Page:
From lawyer to gallery owner
Laura Cartledge meets someone who decided to take the giant leap from lawyer to gallery owner.
Finding it hard to purchase artwork might sound like a strange confession from a gallery owner, but thankfully Ashley Cordwell only struggles when it comes to his own.
“I probably think too objectively,” he explains. “I think would that work with the collection, is it too similar to so-and-so. I think it is key, when it comes to the gallery, to buy good artwork that you might not buy yourself.”
Being able to see the black and white in a colourful industry is arguably something Ashley honed while qualifying to be a lawyer.
And while the career jump might seem to be a huge leap, speaking to Ashley you are soon left with little doubt that it was always going to be - no matter how he tried.
“I wanted to go away from the art world which my parents had been in, I had seen how all consuming running your own business could be and I wanted to go down another path,” he reveals. “I think that goes back to school days. We had people visiting to give talks and I liked the sound of law.”
Ashley studied at Durham, qualifying last August, but says he soon felt he ‘would have been shoehorning myself into a department rather than joining one I was really in love with’.
Then, despite planning to be a lawyer for five to 10 year at least, the death of his mum, his role model, made him reconsider.
“There was a personal reason that made me think lets do this now. My mum passed away at the start of last year. It was the kick I needed to do something I really wanted to do,” he admits, “but it was all very unknown - packing in a job.
“At the time I was living in London and the set up costs curtailed. I thought of coming back to this location. I grew up in Loxwood and Petworth has always been somewhere people come to get things for their houses,” adds Ashley. “There are antique shops, furniture shops and now three galleries.”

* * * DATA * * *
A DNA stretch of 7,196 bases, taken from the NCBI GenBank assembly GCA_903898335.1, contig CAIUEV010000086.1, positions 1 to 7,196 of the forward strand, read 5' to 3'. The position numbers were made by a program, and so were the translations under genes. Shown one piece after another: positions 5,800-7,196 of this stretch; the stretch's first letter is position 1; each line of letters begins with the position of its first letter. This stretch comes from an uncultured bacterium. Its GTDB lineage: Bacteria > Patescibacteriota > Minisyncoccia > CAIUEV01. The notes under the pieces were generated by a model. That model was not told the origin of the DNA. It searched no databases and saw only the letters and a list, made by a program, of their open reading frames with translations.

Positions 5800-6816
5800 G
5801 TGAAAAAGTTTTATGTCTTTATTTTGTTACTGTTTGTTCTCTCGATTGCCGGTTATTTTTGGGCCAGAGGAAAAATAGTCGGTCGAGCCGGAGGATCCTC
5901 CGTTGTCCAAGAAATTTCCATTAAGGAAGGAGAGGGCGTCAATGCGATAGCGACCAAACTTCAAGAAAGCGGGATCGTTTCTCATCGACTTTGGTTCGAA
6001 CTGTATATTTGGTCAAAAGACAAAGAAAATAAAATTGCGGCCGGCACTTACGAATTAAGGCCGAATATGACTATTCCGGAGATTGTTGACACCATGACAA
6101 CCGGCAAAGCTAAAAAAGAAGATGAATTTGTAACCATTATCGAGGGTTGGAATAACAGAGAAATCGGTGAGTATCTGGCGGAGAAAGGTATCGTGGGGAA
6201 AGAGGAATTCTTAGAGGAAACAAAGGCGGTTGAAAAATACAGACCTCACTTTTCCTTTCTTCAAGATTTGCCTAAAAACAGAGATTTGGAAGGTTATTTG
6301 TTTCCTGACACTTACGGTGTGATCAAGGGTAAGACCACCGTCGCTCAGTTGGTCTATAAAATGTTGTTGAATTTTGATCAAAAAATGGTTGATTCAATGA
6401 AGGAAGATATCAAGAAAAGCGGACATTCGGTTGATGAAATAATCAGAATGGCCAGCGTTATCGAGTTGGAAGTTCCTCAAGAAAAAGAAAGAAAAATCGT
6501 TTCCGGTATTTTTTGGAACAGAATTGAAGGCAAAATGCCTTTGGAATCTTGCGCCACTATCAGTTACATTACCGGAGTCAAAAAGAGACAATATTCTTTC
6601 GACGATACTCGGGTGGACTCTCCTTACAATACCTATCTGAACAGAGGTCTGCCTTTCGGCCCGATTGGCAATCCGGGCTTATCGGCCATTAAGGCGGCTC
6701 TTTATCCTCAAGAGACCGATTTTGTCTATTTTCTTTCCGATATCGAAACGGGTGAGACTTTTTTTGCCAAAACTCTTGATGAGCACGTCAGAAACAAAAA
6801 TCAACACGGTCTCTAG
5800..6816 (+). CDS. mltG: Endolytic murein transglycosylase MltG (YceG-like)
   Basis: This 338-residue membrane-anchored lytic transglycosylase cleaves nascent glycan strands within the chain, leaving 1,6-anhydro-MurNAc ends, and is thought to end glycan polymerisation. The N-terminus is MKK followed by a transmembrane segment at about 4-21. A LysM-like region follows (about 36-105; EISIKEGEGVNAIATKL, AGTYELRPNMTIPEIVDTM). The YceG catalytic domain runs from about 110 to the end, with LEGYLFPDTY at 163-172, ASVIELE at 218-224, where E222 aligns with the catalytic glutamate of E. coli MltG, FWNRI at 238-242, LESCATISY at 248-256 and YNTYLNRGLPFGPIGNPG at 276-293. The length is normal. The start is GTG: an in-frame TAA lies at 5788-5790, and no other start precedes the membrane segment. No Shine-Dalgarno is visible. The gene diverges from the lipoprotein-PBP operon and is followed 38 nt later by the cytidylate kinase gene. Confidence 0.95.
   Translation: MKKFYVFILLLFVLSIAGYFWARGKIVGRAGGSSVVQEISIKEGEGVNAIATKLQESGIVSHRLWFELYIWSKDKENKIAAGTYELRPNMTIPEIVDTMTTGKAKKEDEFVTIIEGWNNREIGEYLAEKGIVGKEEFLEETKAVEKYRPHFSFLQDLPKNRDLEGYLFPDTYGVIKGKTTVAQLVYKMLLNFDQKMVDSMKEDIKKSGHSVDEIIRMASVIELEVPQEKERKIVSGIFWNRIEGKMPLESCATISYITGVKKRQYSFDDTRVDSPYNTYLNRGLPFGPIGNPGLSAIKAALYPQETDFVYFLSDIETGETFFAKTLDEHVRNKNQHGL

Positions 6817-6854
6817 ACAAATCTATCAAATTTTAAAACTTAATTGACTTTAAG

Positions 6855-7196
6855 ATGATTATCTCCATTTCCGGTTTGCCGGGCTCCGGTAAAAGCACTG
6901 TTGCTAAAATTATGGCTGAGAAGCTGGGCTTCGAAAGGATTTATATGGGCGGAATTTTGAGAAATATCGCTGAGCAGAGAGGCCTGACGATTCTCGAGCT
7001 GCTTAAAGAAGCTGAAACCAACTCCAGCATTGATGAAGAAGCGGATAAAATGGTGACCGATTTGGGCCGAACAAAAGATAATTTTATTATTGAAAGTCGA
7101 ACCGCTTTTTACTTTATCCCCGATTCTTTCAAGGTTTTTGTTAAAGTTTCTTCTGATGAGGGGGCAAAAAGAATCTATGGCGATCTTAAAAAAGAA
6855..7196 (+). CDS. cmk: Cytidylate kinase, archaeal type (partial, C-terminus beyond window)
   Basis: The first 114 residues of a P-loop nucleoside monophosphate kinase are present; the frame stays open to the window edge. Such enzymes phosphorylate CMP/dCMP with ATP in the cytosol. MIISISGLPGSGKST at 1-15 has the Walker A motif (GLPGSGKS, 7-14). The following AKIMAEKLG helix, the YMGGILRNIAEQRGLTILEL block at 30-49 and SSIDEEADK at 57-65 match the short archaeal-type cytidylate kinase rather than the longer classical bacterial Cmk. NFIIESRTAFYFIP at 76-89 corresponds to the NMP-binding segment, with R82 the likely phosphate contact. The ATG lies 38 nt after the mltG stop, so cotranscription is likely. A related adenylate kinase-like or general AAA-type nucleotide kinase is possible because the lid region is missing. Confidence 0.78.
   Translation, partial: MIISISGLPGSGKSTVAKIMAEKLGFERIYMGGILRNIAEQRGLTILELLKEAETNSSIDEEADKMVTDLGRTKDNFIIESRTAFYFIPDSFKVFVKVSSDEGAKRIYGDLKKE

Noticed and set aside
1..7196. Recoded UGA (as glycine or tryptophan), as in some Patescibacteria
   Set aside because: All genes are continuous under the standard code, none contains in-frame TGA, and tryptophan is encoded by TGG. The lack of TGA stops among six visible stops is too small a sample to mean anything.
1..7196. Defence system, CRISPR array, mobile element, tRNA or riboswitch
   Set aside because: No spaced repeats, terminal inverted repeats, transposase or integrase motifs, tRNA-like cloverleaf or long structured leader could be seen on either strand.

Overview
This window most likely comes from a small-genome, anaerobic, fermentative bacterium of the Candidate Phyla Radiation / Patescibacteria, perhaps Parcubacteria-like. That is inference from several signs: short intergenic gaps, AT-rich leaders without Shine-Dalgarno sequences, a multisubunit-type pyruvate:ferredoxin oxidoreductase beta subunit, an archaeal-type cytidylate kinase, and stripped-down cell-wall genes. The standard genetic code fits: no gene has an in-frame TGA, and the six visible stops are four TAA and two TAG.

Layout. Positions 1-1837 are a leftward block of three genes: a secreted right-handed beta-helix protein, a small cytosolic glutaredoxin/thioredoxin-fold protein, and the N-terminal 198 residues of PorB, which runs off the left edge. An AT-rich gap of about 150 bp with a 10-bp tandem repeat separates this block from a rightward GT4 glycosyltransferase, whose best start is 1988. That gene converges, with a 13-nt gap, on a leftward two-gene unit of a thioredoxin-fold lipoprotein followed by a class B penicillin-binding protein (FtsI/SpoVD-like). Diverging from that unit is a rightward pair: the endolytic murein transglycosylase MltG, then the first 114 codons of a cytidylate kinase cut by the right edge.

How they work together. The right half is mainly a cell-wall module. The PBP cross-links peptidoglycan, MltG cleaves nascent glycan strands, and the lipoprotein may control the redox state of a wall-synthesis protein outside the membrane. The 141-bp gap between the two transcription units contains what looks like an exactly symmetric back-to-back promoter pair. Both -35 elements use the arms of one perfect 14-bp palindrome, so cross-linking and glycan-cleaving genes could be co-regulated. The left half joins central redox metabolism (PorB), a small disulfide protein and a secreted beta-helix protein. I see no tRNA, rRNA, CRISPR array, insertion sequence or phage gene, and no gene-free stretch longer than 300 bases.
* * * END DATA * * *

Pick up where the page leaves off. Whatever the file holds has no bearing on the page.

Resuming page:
Coming home saw Ashley reconnect with his roots in more ways than one by taking over the reins of the business his parents had established in the 1980s.
The Forest Gallery, which is now found at Lombard Street, Petworth, started as a market stall selling ‘framed, little paintings, for £5’ before getting premises in Dorking and then expanding to Guildford and Bramley.
Ashley’s dad, who he jests has ‘not done very well at being retired’ has also been on hand.
“He likes a project,” Ashley confesses. “He was an architect so he has been really helpful.”
Which is just as well, as there was a lot of work to do.
“The first few months were the hardest, we completed on September 9 and I gave myself a tight deadline as we wanted to be open by Christmas. We opened at the very end of November and the gallery wasn’t hung until 3am on the morning of that day,” reveals Ashley. “I did all sorts, I did the plumbing and some electric work - some more successful than others.
“I cut a pipe at one point and was shouting for people to come help. The water was hitting the ceiling it was that bad. But they couldn’t hear me because the radio was on... that was the end of my plumbing career.
“It was a big wake up call but it has made carrying on with the business easier. I feel like we have been through the worst,” he smiles. “I put all my savings into the stock we have now, which motivates you. There isn’t a Monday when you don’t feel like bothering.”
All the effort, hours and risk taking seems to have paid off however and Ashley is proud to state ‘all the locals seem to love the place’.
“People seem to be amazed by how bright and fresh the pieces are,” he continues. “We always try to find pieces that are under £500 or £1,000 and specialise in original paintings people like that they can afford.
“The first thing I try to ascertain is if they have seen something specific or if they are just having a nosy. I try not to be too stuffy about it. Lots of people come in and say I don’t know much about art, which can be my favourite thing,” explains Ashley, adding that it mirrors his own approach.
“I look at the work first. It is more finding things people will love for their homes rather than the details of where they have exhibited,” he says. “When you are choosing artwork you never know what the reaction will be, I like to think it is something I have learned - possibly by osmosis by being in the gallery growing up.”
To find out more about the gallery, visit www.forestgallery.com
This first appeared in etc Magazine’s April edition out now.